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AstraZeneca Says There Is No Evidence To Suggest Covid-19 Vaccine Causes Blood Clots

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AstraZeneca Says There Is No Evidence To Suggest Covid-19 Vaccine Causes Blood Clots

AstraZeneca has declared there is no evidence of an increased risk of blood clots after taking its coronavirus vaccine.

Following a review of safety data of people vaccinated with the Oxford-university developed jab, the company is confident the jab is safe.

There were concerns after 30 'thromboembolic events' were reported, leading to the company's vaccine being halted in several countries across Europe and Asia.

AstraZeneca said in a statement: "A careful review of all available safety data of more than 17 million people vaccinated in the European Union and UK with Covid-19 Vaccine AstraZeneca has shown no evidence of an increased risk of pulmonary embolism, deep vein thrombosis or thrombocytopenia, in any defined age group, gender, batch or in any particular country."

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The Oxford/AstraZeneca vaccine has been authorised for use in Stri Lanka. Credit: PA
The Oxford/AstraZeneca vaccine has been authorised for use in Stri Lanka. Credit: PA

AstraZeneca has said the vaccine has been studied extensively during Phase 3 trials, and peer-reviewed data confirmed that the jab is 'generally well-tolerated.'

The UK's Medicines and Healthcare products Regulatory Agency (MHRA) said it was aware of the suspension across various countries and was 'closely reviewing reports'.

"But given the large number of doses administered, and the frequency at which blood clots can occur naturally, the evidence available does not suggest the vaccine is the cause," a spokesperson said.

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"The vaccine's benefits continue to outweigh its risks and the vaccine can continue to be administered while investigation of cases of thromboembolic events is ongoing."

Europe's drug regulator also noted that the data available so far showed the number of blood clots in vaccinated people is no higher than that seen among the general population.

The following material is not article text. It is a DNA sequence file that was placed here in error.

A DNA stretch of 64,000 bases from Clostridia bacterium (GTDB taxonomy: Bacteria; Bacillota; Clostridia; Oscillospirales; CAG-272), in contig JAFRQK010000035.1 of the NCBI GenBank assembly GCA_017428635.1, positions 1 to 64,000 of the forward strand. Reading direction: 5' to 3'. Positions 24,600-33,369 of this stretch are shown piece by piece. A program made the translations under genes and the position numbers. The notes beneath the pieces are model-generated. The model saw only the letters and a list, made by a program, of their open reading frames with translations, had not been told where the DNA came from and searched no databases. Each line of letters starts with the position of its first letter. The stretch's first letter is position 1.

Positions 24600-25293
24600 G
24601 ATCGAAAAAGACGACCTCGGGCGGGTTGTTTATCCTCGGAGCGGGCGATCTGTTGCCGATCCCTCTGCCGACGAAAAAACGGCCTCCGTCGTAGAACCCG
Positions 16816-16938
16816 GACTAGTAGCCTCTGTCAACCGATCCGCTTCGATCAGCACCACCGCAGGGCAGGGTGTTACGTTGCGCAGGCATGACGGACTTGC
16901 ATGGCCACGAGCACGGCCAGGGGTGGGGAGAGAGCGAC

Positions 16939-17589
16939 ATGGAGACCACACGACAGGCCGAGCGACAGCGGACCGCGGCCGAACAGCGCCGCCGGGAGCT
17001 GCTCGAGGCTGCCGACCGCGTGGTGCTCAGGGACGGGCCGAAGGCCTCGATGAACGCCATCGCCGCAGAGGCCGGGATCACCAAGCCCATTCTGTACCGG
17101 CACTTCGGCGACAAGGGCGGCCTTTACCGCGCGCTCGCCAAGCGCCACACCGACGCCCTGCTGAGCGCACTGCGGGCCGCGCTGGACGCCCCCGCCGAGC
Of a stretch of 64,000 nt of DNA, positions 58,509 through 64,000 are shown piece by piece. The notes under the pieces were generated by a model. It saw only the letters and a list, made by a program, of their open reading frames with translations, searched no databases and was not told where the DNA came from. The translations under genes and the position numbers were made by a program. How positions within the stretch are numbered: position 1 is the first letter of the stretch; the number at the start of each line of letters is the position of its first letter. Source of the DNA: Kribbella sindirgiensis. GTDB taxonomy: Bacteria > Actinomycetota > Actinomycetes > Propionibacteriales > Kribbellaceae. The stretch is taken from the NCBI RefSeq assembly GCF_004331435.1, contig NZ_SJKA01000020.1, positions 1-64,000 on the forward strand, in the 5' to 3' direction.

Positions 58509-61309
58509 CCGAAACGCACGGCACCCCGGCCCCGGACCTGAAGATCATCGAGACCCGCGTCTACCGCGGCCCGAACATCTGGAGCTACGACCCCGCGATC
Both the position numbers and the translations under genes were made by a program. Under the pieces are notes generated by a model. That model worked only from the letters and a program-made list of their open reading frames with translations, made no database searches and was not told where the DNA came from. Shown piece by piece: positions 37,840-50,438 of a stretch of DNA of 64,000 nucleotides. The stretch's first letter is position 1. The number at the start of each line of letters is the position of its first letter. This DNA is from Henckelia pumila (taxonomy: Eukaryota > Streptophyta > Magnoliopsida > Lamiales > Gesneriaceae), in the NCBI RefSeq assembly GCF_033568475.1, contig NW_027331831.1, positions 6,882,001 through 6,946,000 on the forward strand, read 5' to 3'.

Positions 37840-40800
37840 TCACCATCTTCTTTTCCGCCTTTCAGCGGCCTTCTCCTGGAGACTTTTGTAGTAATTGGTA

Dr Phil Bryan, vaccines safety lead at Britain's Medicines and Healthcare Products Regulatory, added: "Reports of blood clots received so far are not greater than the number that would have occurred naturally in the vaccinated population.

"The safety of the public will always come first. We are keeping this issue under close review but available evidence does not confirm that the vaccine is the cause. People should still go and get their COVID-19 vaccine when asked to do so."

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According to experts, the AstraZeneca vaccine is designed to prevent the coronavirus in people aged 18 and older.

It is made up of an adenovirus that has been modified to contain the gene for making a protein from SARS-CoV-2, the virus that causes Covid-19.

Meanwhile, Australian PM Scott Morrison has assured Australians that the vaccine as 'safe', after he discussed the reports with health department secretary, Brendan Murphy.

"I trust our Therapeutic Goods Administration and the advice that they give me," Morrison said.

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"All the data from all of the places that we have relationships with, which obviously includes Europe, is being fed into the TGA, and that data is examined and that's what informs the decisions that we take here in Australia.

"Remember, the batches that we distribute across Australia, those batches are tested here in Australia. They're tested here by the TGA, I was watching them doing it just earlier this week, and so we have a very robust process for examining that."

"The learnings from that have been taken into account as we've been rolling out the vaccine safely here in Australia," Morrison said.

Australia has secured about 54 million doses of the AstraZeneca vaccine, with the majority to be produced by CSL in Melbourne.

Featured Image Credit: PA

Topics: Covid-19

Jessica Lynch
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